A Michelin-starred restaurant in Birmingham has been ordered to make “major improvements” to its hygiene standards.
Environmental health officers gave Turners in Harborne High Street a low hygiene rating after a routine inspection.
Turners, which is one of just three restaurants in the city to have clinched a Michelin star, was given a rating of just one out of five – which means “major improvement is necessary.”
After each of their inspections, Birmingham City Council’s officers award restaurants, bars, pubs, and takeaways with ratings – from ‘0’ given to those that need urgent improvements, to ‘5’ for those that are doing well.
The ratings are posted on to the Food Standards Agency’s website to give consumers a guide to the hygiene standards of places where they eat out.
Meanwhile, the city’s two other Michelin-starred restaurants – Simpsons and Purnell’s – were both given the top ‘5’ rating when they were each last inspected by officers.
Turners, which charges up to £80 per person for its tasting menu, was this month voted as The Good Food Guide Readers’ Restaurant of the Year for the Midlands.
But chef Richard Turner, who established the business, insisted the low hygiene rating – given following the council’s latest inspection of the restaurant in January – was not down to a slip in cleanliness.
“We take hygiene very seriously,” he added. “We were certainly aware of the rating given, however the issues raised were largely paperwork-related as we were unable to provide a completed Hazard Analysis Critical Control Point report at the point of inspection, so the inspector explained that she could not award a full rating due at the time.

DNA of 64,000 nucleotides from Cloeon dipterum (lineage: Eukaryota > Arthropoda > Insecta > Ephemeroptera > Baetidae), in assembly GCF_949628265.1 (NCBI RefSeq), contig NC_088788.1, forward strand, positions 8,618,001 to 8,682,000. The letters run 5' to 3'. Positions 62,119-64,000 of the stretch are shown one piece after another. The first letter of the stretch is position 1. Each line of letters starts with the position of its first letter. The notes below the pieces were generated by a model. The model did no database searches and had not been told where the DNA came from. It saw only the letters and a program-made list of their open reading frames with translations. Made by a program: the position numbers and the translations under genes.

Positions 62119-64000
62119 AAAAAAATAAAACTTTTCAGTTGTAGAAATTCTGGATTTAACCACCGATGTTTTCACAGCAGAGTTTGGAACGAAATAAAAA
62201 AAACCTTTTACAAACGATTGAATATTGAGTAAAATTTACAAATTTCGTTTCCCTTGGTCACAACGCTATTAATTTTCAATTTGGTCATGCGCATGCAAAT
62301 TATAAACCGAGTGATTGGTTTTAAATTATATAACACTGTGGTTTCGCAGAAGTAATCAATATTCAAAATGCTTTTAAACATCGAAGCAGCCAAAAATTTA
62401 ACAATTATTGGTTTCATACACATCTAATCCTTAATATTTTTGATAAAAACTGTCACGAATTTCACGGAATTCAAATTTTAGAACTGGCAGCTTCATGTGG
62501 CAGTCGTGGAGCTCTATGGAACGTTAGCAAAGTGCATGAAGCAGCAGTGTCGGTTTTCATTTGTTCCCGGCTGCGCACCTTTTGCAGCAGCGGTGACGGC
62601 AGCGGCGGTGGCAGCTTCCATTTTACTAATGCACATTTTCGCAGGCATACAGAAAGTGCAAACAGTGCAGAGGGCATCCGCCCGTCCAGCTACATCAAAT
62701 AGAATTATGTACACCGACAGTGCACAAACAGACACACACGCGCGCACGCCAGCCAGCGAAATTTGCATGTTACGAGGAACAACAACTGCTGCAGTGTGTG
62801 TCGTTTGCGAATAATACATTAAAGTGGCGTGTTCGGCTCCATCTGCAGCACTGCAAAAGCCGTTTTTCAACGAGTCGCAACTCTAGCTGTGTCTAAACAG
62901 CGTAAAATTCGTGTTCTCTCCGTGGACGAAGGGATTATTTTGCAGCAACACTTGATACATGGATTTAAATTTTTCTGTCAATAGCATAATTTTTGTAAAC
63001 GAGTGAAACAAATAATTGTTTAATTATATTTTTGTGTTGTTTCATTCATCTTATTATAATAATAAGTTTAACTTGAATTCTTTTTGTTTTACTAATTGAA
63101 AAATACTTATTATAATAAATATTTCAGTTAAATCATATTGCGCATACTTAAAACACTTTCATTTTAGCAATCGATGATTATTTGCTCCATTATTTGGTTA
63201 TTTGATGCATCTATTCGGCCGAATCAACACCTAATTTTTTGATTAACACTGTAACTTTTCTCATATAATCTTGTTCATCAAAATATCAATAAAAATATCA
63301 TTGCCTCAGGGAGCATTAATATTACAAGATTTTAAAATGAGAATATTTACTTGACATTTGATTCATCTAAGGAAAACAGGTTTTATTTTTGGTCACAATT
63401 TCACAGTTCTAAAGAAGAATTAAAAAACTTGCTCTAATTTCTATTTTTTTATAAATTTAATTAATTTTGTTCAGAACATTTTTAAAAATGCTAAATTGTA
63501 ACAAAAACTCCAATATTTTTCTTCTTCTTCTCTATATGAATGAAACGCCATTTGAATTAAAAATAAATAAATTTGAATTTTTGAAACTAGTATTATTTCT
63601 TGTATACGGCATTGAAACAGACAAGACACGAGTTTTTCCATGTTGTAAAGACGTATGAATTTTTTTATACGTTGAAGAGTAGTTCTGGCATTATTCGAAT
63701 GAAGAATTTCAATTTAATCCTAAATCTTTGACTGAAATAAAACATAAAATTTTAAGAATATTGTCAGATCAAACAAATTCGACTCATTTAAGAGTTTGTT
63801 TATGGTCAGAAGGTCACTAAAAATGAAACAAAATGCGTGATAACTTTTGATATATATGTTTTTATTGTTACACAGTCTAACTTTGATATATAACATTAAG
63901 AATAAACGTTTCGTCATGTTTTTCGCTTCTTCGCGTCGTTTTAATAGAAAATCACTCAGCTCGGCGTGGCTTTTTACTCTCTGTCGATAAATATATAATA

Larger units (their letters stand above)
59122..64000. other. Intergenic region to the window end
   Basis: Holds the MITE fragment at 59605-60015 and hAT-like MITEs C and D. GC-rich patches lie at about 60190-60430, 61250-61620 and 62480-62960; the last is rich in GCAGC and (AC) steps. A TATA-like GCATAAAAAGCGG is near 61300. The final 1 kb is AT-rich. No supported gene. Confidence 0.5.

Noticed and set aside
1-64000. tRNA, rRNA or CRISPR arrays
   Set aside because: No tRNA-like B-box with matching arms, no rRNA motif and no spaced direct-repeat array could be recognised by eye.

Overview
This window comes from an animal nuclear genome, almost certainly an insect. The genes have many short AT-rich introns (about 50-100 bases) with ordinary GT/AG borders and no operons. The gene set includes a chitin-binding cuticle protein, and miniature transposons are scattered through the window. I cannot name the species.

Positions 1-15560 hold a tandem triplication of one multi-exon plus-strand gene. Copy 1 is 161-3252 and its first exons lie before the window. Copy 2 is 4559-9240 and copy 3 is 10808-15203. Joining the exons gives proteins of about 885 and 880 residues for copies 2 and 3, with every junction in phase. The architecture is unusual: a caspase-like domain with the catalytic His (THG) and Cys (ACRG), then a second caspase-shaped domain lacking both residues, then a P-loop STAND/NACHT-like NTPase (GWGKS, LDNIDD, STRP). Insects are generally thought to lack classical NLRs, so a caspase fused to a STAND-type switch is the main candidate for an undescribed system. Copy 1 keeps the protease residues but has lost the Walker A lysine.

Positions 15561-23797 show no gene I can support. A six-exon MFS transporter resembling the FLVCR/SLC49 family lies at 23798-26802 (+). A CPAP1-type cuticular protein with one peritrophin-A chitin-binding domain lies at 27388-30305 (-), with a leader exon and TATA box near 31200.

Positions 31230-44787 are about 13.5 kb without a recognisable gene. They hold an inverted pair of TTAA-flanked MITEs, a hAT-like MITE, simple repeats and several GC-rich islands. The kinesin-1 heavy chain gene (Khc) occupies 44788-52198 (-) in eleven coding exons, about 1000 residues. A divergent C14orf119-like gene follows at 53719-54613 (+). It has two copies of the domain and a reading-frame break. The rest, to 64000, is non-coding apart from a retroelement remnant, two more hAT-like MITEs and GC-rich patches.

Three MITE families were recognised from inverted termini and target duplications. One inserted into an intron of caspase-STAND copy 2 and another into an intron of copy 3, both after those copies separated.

“Also raised during the inspection were suggestions to make some structural adjustments due to some recent works. We are so confident of the cleanliness of our kitchen that we have in fact just opened it up to our customers for mid-week cookery classes.
“Anyone is welcome to visit our kitchen at any time, and indeed they often do.”
Nick Lowe, the council’s food operations manager, said the inspection rated the restaurant in three areas – how hygienically food is handled; the condition of the structure and cleanliness of the building; and how the business records food safety precautions.
He said: “It was the confidence in management, which includes food safety, that was the poorest. However, it’s safe to say that the two other areas weren’t rated highly either.
“It’s not just about paperwork, it’s about food storage and storage temperatures – the practices and procedures that they implement there.”
Last November the business had to axe four staff and cut back services.
At the time, the restaurant temporarily closed its doors for three days amid a restructure, which saw its holding firm Porterhouse Services dissolved and a new firm set up at Companies House.